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22 June 2020
The Claimant, Natural Instinct Limited (NI), manufactures and retails raw pet food. The Defendant, Natures Menu Limited (NM), is also a pet food manufacturer and retailer, with a range of products sold under its house brand, NATURES MENU.
In September 2017, NM launched its TRUE INSTINCT brand of pet food. The packaging initially used the sign TRUE INSTINCT with the house brand NATURES MENU and a roundel device. It then dropped the house brand and used TRUE INSTINCT on its own.
The Claimant brought an action in the UK in the IPEC. It filed ample evidence to show its enhanced distinctiveness and reputation in the UK, including independent third-party reports from IPSOS, Dog's Monthly and Crufts. The Defendant admitted, during the course of proceedings, that NATURAL INSTINCT is "one of the strongest raw food brands". This evidence, coupled with NI's revenue figures and website analytics, served to prove that the Earlier Mark (above left) had been extensively used, had acquired a high level of distinctiveness and had a reputation at the relevant date.
This same evidence also proved to Mr David Stone, sitting as Enterprise Judge, that the Claimant had goodwill in the words NATURAL INSTINCT and in the Earlier Mark. The Defendant also admitted this in the course of proceedings.
The Defendant admitted that its Contested Signs (above right) were similar to the Earlier Mark, but only to a low degree.
The Court was not persuaded by its arguments and found that the signs were:
Overall, the judge considered the Contested Signs to be similar to a medium degree to the Earlier Mark.
Given the similarity of the marks, the identity of the goods (pet foods), the enhanced distinctiveness of the Earlier Mark and the average degree of attention of the average consumer, the judge had no problem in finding that there was a likelihood of confusion, and consequently found infringement of the Earlier Mark for the purposes of s10(2).
For a finding of infringement under s10(3), the following elements are required:
All elements of the test were met and NM did not prove that its use of the Contested Signs was with due cause, so the judge held that there was infringement under s10(3).
The Claimant's passing off claim action also succeeded. As discussed above, the judge held that the evidence overwhelmingly proved that NI had goodwill in NATURAL INSTINCT and in the Earlier Mark.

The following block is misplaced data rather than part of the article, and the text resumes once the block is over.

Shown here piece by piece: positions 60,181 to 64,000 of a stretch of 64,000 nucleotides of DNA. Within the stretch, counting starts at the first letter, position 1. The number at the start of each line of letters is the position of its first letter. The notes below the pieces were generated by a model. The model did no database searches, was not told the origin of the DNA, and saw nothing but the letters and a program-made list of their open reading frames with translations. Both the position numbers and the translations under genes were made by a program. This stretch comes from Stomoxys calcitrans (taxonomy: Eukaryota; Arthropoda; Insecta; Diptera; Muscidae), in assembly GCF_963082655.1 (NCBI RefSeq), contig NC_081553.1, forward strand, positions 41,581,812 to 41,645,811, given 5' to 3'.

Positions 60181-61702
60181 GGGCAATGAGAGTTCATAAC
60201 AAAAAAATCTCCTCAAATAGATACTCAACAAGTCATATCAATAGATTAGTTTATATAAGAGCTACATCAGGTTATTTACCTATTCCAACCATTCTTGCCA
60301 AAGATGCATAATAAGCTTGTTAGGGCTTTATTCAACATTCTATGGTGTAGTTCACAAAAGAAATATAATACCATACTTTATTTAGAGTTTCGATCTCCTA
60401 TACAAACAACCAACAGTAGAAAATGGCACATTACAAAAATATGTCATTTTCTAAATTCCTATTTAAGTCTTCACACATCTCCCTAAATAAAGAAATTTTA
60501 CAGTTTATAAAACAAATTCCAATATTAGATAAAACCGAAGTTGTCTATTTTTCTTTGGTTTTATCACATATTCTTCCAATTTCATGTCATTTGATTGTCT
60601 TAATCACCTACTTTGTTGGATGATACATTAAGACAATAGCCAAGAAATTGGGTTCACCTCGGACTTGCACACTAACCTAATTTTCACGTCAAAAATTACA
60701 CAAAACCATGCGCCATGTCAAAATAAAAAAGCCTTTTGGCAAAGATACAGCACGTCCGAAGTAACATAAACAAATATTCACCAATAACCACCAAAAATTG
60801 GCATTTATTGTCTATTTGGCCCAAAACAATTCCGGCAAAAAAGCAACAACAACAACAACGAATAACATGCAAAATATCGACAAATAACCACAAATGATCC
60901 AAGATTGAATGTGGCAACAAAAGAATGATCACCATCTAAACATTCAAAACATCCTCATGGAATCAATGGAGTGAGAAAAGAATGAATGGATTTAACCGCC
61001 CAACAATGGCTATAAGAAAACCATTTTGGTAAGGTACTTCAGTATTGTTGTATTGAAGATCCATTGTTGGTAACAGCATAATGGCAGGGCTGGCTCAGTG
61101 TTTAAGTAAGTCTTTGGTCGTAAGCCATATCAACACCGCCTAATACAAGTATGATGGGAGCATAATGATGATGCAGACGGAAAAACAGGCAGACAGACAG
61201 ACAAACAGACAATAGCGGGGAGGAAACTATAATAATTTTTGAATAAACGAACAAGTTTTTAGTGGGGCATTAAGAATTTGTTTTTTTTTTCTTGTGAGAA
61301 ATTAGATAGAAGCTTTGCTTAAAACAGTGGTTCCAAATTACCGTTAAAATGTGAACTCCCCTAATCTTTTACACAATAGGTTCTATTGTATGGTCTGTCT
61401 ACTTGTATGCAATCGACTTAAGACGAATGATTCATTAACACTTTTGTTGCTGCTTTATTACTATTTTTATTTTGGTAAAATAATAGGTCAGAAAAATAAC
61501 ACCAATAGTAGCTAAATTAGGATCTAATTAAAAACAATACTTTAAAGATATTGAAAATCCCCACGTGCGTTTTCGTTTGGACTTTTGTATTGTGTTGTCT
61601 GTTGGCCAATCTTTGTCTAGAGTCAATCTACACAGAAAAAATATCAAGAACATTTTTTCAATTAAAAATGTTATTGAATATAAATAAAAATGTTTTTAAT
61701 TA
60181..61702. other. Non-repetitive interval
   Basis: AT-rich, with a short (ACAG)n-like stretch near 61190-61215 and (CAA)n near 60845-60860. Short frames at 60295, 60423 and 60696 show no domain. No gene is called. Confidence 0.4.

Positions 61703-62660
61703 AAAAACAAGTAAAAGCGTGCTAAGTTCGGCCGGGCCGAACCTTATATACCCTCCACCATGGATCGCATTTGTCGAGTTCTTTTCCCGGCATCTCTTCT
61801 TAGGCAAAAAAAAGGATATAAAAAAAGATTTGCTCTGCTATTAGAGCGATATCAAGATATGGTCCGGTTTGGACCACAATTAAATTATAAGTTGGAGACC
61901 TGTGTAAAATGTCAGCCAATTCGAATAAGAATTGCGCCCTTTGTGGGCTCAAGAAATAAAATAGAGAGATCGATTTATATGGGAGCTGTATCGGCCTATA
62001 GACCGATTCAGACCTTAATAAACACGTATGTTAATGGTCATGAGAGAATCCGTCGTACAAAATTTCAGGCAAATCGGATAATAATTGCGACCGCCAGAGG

He used the findings of a likelihood of confusion to hold that there would be a misrepresentation to consumers and damage flowing from this misrepresentation.
Much of the judgement is occupied by concerns surrounding evidence and disclosure.
The evidence of one of the Defendant's witnesses – who was described by counsel for the Claimant as a "self-confessed liar" – was not accepted by the Court due to its many inconsistencies. Furthermore, the Defendant was held not to have adequately fulfilled its duty to disclose known adverse documents as part of disclosure.
NI collated and submitted 35 documents purporting to be evidence of actual consumer confusion between the Earlier Mark and the Contested Signs. NM alleged that 35 pieces of evidence was not enough to find a "likelihood" of confusion and that the evidence was not from first-hand sources.
Mr Stone stated decisively that "it is clear … that there is ample evidence of actual consumer confusion by relevant consumers … there is a likelihood of confusion in this case". Importantly, he also noted that the submission of 35 pieces of second-hand evidence was proportionate and entirely consistent with IPEC litigation requirements.
Case reference: Natural Instinct Limited v Natures Menu Limited  EWHC 617 (IPEC)
For further information on this topic please contact Julia King at Taylor Wessing by telephone (+44 20 7300 7000) or email (firstname.lastname@example.org). The Taylor Wessing website can be accessed at www.taylorwessing.com.
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